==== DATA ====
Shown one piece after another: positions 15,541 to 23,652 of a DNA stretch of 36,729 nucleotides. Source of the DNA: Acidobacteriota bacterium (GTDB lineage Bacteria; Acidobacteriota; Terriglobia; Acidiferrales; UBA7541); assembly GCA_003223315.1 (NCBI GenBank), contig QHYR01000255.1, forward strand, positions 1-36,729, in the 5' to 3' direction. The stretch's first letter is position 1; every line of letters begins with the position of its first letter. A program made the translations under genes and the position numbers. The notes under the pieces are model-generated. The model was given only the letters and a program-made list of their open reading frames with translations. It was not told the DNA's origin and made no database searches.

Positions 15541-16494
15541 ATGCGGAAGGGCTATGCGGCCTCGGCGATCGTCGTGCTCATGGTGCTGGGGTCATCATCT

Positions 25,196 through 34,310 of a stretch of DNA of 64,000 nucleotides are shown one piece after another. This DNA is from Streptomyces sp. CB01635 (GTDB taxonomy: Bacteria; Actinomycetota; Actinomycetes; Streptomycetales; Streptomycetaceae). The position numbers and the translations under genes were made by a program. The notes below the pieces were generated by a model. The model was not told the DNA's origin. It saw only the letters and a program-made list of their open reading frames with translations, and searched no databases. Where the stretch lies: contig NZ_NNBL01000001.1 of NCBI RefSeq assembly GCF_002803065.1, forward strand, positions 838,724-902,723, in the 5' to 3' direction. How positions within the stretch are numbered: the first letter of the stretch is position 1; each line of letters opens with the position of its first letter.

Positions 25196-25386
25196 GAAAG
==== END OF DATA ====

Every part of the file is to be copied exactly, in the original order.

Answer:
Shown one piece after another: positions 15,541 to 23,652 of a DNA stretch of 36,729 nucleotides. Source of the DNA: Acidobacteriota bacterium (GTDB lineage Bacteria; Acidobacteriota; Terriglobia; Acidiferrales; UBA7541); assembly GCA_003223315.1 (NCBI GenBank), contig QHYR01000255.1, forward strand, positions 1-36,729, in the 5' to 3' direction. The stretch's first letter is position 1; every line of letters begins with the position of its first letter. A program made the translations under genes and the position numbers. The notes under the pieces are model-generated. The model was given only the letters and a program-made list of their open reading frames with translations. It was not told the DNA's origin and made no database searches.

Positions 15541-16494
15541 ATGCGGAAGGGCTATGCGGCCTCGGCGATCGTCGTGCTCATGGTGCTGGGGTCATCATCT

Positions 25,196 through 34,310 of a stretch of DNA of 64,000 nucleotides are shown one piece after another. This DNA is from Streptomyces sp. CB01635 (GTDB taxonomy: Bacteria; Actinomycetota; Actinomycetes; Streptomycetales; Streptomycetaceae). The position numbers and the translations under genes were made by a program. The notes below the pieces were generated by a model. The model was not told the DNA's origin. It saw only the letters and a program-made list of their open reading frames with translations, and searched no databases. Where the stretch lies: contig NZ_NNBL01000001.1 of NCBI RefSeq assembly GCF_002803065.1, forward strand, positions 838,724-902,723, in the 5' to 3' direction. How positions within the stretch are numbered: the first letter of the stretch is position 1; each line of letters opens with the position of its first letter.

Positions 25196-25386
25196 GAAAG